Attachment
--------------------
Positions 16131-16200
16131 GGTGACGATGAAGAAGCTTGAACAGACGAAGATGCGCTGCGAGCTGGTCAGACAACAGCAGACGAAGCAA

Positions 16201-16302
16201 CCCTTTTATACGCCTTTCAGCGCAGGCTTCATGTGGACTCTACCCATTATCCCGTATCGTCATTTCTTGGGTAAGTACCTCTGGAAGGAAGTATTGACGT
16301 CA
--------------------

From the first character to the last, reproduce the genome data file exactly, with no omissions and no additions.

Positions 16131-16200
16131 GGTGACGATGAAGAAGCTTGAACAGACGAAGATGCGCTGCGAGCTGGTCAGACAACAGCAGACGAAGCAA

Positions 16201-16302
16201 CCCTTTTATACGCCTTTCAGCGCAGGCTTCATGTGGACTCTACCCATTATCCCGTATCGTCATTTCTTGGGTAAGTACCTCTGGAAGGAAGTATTGACGT
16301 CA